03 December 2011

The Letter

So today, out of one part boredom, one part self-amusement, one part annoyance, and one part more-self-amusement, I wrote my students two samples of what a full page of text looks like, for the ones who still don't get that when I say three full pages minimum, I mean three full pages minimum. Working under the assumption that this is an easy mistake to make (not really ... not at all), I opened a Word document and typed out two full pages of text. Booyah.


I'm not going to lie ... I probably amused myself far more than I should have with that. And I will probably amuse my students far less than ... I was going to say "I meant to," but really, come on; a full page is a full page, and when it's the end of the semester and you're still getting, "Well, I thought I was close enough" when they've written two and a half pages of a three page minimum paper ... sarcasm starts dripping from your pores like honey from a broken hive. So I thought to myself, why do we as instructors feel validated in taking off points when a student reaches the 19th line of a 23 line double-spaced page and stops writing? Why don't we "cut them some slack" and accept that maybe that's just where the paper needed to end. Well here are some reasons. From the exactly one page letter. Boo. Yah.

1. Because part of earning the full grade is meeting the full requirements of the assignment. From the letter: "Part of the syllabus in almost any college course is a list of requirements for passing a class. Attendance and participation usually take up a lot of space, because your instructors want you to be completely aware of how these aspects of the course will affect you. The same thing applies to a writing project. When the rubric says the paper should be 3-5 pages, you know that the instructor is expecting three full pages, or a part of a fourth page, or 4 and 2/3rd pages. When an assignment says 250 words minimum, it means your instructor wants (wait for it) 250 words minimum.

2. Because almost isn't the same as exactly. From the letter: "I know what some of you are thinking. 'If I hit, like, 2 and 3/4th of a page, that's three pages. Jeez, chill out.' Let's apply that line of thought to your grade. You say, and the syllabus says, that a 90 or higher is an A. Well, I'm going to give you 89.75 points. Close enough, right?"

3. Because this is what the real world is like. From the letter: "Paying $275 of a $300 fine isn't going to cut it." You can't pay almost all of your bill at a restaurant and expect to walk out without having the cops called on you, anymore than you can pay for most of a hotel bill and leave without being tackled by the maitre d'. You wouldn't take most of your pay check because your boss says, "Well, hey, I mean, it's almost all your money." I like using money examples because I've seen these kids deal with money, and I know: you don't mess with their money.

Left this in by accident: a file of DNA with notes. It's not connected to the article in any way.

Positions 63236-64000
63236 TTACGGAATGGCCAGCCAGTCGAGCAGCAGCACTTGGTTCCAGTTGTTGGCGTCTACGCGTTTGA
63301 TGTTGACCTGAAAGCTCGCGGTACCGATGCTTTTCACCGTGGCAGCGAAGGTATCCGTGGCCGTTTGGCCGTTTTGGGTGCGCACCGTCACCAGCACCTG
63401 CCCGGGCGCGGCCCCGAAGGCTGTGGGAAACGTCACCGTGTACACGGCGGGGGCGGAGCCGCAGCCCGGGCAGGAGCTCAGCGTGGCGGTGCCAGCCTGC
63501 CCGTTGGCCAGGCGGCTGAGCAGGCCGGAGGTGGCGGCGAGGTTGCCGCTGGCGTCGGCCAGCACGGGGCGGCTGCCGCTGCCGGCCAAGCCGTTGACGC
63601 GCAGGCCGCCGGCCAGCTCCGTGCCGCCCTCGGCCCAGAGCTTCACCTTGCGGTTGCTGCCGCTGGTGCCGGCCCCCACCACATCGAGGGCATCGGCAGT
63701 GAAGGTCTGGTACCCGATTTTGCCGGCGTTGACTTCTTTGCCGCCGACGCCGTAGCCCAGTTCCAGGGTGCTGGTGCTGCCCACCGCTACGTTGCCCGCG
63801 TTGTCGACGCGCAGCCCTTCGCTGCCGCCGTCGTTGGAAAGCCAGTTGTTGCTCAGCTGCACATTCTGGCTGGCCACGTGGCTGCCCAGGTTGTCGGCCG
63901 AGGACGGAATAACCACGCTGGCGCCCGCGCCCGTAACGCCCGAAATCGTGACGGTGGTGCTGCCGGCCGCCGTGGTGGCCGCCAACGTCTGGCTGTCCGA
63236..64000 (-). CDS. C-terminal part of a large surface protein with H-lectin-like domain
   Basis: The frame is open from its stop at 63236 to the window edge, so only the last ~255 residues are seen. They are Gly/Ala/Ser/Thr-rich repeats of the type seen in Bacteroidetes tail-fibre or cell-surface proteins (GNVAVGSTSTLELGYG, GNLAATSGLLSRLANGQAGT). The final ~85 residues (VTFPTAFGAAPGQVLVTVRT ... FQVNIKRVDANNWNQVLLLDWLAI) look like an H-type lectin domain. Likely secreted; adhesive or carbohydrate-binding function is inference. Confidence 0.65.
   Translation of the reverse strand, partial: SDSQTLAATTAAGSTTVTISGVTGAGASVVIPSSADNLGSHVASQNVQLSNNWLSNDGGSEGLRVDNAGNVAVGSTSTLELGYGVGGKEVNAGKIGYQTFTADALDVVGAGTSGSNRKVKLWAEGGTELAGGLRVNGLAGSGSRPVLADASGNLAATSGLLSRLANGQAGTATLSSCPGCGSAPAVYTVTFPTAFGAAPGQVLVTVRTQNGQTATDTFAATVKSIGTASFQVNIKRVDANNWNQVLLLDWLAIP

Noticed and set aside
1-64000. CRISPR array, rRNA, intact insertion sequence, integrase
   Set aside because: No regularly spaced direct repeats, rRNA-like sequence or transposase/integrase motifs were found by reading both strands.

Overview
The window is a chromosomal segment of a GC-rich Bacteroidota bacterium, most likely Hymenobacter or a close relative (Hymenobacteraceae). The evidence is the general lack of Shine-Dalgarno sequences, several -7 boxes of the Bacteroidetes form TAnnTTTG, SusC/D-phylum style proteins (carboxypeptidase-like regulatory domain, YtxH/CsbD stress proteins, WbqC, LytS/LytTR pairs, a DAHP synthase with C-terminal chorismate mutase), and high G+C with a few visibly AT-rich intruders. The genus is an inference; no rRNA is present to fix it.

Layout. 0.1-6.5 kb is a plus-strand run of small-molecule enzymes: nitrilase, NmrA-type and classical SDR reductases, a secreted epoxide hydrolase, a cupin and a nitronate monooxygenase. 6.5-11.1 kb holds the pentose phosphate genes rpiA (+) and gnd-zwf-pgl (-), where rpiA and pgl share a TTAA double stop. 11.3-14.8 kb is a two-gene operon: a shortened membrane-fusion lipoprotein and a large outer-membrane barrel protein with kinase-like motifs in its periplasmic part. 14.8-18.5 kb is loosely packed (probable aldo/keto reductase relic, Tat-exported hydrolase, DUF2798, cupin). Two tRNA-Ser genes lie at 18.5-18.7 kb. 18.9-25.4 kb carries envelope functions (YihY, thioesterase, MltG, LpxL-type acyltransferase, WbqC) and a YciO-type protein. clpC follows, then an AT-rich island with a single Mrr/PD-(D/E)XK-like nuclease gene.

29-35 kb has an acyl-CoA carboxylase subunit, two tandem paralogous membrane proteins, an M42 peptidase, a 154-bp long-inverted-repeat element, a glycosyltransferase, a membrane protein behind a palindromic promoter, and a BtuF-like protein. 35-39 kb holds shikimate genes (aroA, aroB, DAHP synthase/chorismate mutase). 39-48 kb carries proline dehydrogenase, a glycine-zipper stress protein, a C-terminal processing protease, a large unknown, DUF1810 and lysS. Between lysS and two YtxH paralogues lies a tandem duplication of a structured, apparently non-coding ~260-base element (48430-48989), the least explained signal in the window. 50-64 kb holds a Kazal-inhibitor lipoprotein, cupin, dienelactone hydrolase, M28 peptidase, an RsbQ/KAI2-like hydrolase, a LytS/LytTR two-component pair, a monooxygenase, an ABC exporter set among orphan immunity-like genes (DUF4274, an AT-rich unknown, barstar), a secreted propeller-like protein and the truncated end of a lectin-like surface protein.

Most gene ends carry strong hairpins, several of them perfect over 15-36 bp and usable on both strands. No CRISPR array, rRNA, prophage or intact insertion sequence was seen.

4. Because your profs take it personally, and you'll pay for it. From the letter: "Pay attention here: Your professors hate it when you don't listen. Hate it. It drives them nuts. When you don't listen, either to what they say or the guidelines they give you, your professors put a little mark in their book by your name. Not literally, but they remember it ..."

There was a second letter I wrote them that started to address some of this stuff, too. Actually, it was a first letter that, once the ball got rolling, kind of spiraled into the second letter. I don't know which one I like better, but the first one is a bit more fun. Probably because it includes narwhals. I stuck a nice picture of a couple narwhals duking it out as an example of how an image should not take up half the page (and I even got the picture from Wikipedia ... oh yes, I went there). At first it was just a picture, but suddenly I realized that no, this is more than a picture of some narwhals going at it. This is a metaphor. This is a metaphor for life, man! From the first letter:

"In case you are wondering why I chose a picture of a narwhal, it is because until a few months ago I did not believe they actually existed. I thought they were a myth, like the jackalope (which, frankly, I wish was the real creature ... they are so much cooler looking). I did a quick search and found so much information about narwhals it made me feel a little silly for not knowing they were real creatures. In the same way, you will feel silly if you think your professor's threats of taking away points for a paper that is too short are just a myth. They, like the narwhal, are very, very real."

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